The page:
Following in Marie Curie's footsteps

November 26th, 2012
Emma Martín Rodríguez is a post-doctoral researcher in Concordia's Department of Chemistry. Credit: Concordia University
More than a century ago, a brilliant young chemist and physicist named Marie Curie, won a Nobel Prize for her ground-breaking discoveries in radioactivity.

Emma Martín Rodríguez, a post-doctoral researcher in Concordia's Department of Chemistry, is carrying on Curie's spirit of trail-blazing scientific inquiry, thanks to a prestigious research fellowship, created in Curie's name.

Last summer, Martín Rodríguez was one of approximately 100 scholars from across Europe to be awarded the Marie Curie Actions Research Fellowship. The award is sponsored by the European Commission, and is helping to foster her research in nanoparticles for biomedical applications.

Martín Rodríguez came to Concordia from her native Spain in October 2010 on a three-month research grant. Shortly thereafter, she received a post-doctoral fellowship from the Fundación Alfonso Martín Escudero to continue her research at Concordia. Always one to aim high, Rodríguez then applied for a Marie Curie Actions Research Fellowship, one of the most prestigious scholarships available to emerging scientists in Europe. To her surprise and delight, she was awarded the Marie Curie in August 2011. It is worth worth more than $100,000 in salary and research funding over three years.

Thanks to the Marie Curie fellowship, the past year-and-a-half at Concordia has been especially productive for Martín Rodríguez. Along with other Concordia researchers in the Department of Chemistry, she has been working to develop nanoparticles for biomedical applications, which include more effective identification of cancer cells.

Explains Martín Rodríguez, "the idea is to develop nanoparticles capable of emitting visible light when excited with near-infrared light. That type of light is not harmful for biological specimens and can penetrate deeper in the body than light of other wavelengths. We 'decorate' these nanoparticles with either specific molecules that can recognize cancerous tumours, or with drugs that can be activated with the same light that the nanoparticles emit. That makes it possible for us to localize very small tumours and eliminate specific cancer cells while sparing healthy ones."

This work would not be possible without the support of Marie Curie fellowship. "Receiving this fellowship is a once-in-a-lifetime opportunity in a scientific career for several reasons," says Martín Rodríguez. "The fellowship provides researchers with a high degree of independence. It includes not only a salary to live on, but also gives the researcher a fund to spend on research, study material, conferences and courses. The European Commission also provides unique opportunities for researchers to help to establish new collaborations and have new experiences. For example, last summer I had the chance to participate in the yearly Lindau Conference of Nobel Laureates with young researchers from everywhere around the word, alongside 27 Nobel Laureates."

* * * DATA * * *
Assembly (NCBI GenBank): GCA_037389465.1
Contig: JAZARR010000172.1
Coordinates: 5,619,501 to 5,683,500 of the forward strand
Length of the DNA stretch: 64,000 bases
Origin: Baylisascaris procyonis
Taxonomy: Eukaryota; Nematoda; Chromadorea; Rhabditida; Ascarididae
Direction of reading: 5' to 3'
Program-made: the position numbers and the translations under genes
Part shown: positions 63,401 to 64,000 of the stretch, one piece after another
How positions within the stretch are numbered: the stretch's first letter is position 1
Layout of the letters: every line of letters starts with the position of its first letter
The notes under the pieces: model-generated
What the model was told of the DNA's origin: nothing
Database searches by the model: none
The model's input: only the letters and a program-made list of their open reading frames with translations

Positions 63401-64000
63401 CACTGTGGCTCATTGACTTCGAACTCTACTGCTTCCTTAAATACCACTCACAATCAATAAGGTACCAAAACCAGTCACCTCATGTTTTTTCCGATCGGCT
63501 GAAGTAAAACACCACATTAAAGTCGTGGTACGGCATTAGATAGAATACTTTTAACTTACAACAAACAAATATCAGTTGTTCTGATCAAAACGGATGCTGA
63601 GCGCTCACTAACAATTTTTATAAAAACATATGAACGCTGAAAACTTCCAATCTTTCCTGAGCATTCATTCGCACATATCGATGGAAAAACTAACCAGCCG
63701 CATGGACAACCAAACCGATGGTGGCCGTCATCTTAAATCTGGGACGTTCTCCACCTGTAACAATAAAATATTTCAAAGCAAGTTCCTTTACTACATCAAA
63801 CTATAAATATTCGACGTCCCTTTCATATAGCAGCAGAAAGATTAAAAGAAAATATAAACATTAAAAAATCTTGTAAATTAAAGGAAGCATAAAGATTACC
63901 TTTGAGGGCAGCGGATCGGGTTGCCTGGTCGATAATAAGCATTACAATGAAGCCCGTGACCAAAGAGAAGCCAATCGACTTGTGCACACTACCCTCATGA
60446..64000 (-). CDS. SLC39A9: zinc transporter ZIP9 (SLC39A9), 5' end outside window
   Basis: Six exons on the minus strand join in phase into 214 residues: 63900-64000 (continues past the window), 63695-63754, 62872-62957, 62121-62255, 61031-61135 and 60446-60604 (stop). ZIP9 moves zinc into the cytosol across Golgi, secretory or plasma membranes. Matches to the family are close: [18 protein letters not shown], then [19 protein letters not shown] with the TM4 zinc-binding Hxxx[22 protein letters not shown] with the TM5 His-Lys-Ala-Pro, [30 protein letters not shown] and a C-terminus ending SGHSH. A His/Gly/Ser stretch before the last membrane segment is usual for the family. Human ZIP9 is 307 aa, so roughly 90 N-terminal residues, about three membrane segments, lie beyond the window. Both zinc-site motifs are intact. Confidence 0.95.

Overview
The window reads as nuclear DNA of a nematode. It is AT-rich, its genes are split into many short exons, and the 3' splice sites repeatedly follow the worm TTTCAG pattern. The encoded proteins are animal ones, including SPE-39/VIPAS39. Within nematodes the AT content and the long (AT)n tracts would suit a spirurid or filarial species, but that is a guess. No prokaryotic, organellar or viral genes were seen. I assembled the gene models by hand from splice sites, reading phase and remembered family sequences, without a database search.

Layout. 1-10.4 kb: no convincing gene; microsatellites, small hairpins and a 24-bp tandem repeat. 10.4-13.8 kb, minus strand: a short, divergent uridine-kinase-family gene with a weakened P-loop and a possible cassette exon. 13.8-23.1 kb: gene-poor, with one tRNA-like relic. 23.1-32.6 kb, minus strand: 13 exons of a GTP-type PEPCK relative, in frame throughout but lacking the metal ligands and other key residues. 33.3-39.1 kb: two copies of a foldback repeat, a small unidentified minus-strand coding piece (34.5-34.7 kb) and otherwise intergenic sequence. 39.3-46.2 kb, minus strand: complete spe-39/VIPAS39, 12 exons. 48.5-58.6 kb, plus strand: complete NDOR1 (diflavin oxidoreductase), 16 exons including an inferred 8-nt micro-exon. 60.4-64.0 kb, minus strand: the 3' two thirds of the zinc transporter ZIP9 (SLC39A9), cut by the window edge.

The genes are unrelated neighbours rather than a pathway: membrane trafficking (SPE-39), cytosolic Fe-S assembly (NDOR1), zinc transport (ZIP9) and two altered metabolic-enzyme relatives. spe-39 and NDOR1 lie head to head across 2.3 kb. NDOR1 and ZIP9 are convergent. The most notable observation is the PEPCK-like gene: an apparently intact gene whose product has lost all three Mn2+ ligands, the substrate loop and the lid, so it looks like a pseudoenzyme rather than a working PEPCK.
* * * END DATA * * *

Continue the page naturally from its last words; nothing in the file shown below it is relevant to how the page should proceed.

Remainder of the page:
Martín Rodríguez's supervisor, chemistry professor John Capobianco, couldn't be more pleased to have her as part of his team. "Emma is a very, very intelligent young woman. Not only is she sharp, motivated, and driven, she's extremely approachable, which is a great quality to have in the lab. She has a lot of experience and is really helpful when it comes to guiding students along."

Martín Rodríguez is already a year-and-a-half into her two-year stint at Concordia. Once she completes her stay here next summer, she'll return to Spain to conduct further research. "This has been an amazing opportunity," says Martín Rodríguez. "I'm so thankful that I've had the chance to broaden my horizons through this scholarship – and through all the wonderful research connections I've made here at Concordia."

Provided by Concordia University

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